05 July 2020
If you work with databases in the cloud, there’s a high possibility that you’ve worked with/or at least are familiar with Amazon’s relational database service, RDS. RDS offers capabilities to host all of the major relational database engines you would need when considering database provisioning, hosting, scaling, etc. In my case, I use RDS almost every day and it’s another AWS service that I think makes developers lives much more hassle-free. My database engine of choice is usually Postgres and that’s going to be the engine I’ll use for this blog post. However, in most cases, the steps listed below can be easily modified to suit the other engines RDS supports.
In most cases there a projects where you need to seed a local database with data from a deployed database instance. This could be for testing purposes or debugging some kind of issue in your system. The intention of this blog post is to provide a few brief steps for how this can be achieved when using an RDS Postgres database and pgAdmin.
I am assuming you have Postgres and pgAdmin installed on your local machine and an RDS Postgres database hosted without any issues on AWS (running on default Postgres 5432 port).
Configuring RDS Security Group
In order to connect to your RDS database instance, you will need to adjust the Security Group configuration on the database to allow for incoming connections from your local machine’s IP address. In most cases, I’d advocate for doing this change via Cloudformation but for the purpose of this blog post and simplicity, you can alter Security Group configuration via the AWS Console. To modify the Security Group in the AWS Console, locate your RDS database instance, find the Security Group associated to the instance and click ‘Edit inbound rules’. Once inside the rules section, add a new inbound rule with type ‘PostgresSQL’, set protocol to ‘TCP’ with a port range of 5432. Select the Source option of ‘My IP’ and the AWS Console should automatically add your IP address to the rule. Now that you’ve added this rule, you should be able to connect from your local machine directly to the RDS database instance.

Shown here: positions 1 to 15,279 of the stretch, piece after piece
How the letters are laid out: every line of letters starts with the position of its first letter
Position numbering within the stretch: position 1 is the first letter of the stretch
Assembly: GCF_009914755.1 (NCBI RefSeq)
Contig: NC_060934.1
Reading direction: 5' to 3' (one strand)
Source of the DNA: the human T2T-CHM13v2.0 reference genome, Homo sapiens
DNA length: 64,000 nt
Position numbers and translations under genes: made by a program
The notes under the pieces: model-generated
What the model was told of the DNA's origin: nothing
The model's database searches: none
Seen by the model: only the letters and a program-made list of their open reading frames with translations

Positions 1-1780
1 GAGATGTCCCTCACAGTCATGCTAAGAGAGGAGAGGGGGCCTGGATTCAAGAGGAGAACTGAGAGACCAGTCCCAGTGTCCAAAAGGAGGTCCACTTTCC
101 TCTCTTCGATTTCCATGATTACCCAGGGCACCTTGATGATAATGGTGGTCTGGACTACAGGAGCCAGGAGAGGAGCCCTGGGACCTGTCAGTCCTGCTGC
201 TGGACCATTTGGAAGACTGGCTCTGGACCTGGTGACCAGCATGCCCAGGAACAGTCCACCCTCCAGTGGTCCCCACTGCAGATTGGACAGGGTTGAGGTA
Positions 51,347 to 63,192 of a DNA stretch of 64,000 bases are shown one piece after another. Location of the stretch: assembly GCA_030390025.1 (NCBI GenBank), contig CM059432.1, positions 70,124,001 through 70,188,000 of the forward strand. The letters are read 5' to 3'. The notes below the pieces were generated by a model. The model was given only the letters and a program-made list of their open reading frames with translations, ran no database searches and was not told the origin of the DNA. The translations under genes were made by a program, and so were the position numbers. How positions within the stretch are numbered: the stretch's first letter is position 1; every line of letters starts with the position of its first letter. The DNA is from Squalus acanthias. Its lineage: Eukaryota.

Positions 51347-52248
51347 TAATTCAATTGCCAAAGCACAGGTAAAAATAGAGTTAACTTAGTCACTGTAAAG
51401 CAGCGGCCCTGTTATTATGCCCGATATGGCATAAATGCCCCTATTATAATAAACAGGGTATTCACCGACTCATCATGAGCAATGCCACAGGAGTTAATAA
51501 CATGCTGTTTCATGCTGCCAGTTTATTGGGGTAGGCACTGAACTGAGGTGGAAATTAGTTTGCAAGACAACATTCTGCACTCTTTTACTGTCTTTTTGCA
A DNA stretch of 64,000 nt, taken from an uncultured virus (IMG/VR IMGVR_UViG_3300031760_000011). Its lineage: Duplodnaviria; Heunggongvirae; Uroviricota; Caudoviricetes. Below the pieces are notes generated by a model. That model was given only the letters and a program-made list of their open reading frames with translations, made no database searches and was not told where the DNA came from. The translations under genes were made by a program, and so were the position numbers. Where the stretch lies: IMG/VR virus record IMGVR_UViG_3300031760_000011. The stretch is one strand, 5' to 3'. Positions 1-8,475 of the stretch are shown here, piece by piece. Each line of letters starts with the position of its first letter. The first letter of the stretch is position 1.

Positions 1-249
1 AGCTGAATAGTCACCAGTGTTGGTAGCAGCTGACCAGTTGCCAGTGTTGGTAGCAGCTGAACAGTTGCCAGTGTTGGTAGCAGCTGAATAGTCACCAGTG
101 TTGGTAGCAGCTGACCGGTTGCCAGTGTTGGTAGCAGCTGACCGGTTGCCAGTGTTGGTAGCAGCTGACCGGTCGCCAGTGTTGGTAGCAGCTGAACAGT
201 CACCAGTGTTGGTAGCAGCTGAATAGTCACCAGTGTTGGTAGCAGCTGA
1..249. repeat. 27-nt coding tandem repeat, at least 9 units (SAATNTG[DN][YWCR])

Connecting using pgAdmin
Now that you have configured the Security Group ingress rules to allow connections from your local machine, you need to connect to the database. Using pgAdmin, create a new server with the database host URL and user credentials used to access the database.
Using pg_dump module to create backup
Once you have successfully connected to the database, locate the database in the pgAdmin browser panel then right-click on the database name. Select the ‘Backup’ option. This will let you configure the backup task, selecting the dump file location, compression options, etc. Once you are happy with the configuration of the backup, click ‘Backup’. pgAdmin will then run a pg_dump command that should look something like the code below.
pg_dump --file "/pathToYourDumpFile.sql" --host "yourRDSInstance" --port "5432" --username "username"
Loading backup into local database
Once you have successfully created your .sql dump file, create an empty local database using pgAdmin. Once created, select your local database instance in pgAdmin and right-click ‘Restore’, locate your dump file and click ‘Restore’ to run the job. Depending on how large the file is, this could take some time. Once the job completes, you will have a replica of an RDS database setup for local usage.
It’s worth noting, this would be much easier to explain using commands via the terminal but it also requires setting up user configuration for when you want to connect to a Postgres database and this can be tricky. Using pgAdmin makes this aspect of creating a backup and restoring easier for the purposes of a blog post.
Hopefully this will be of use to someone else. Thanks.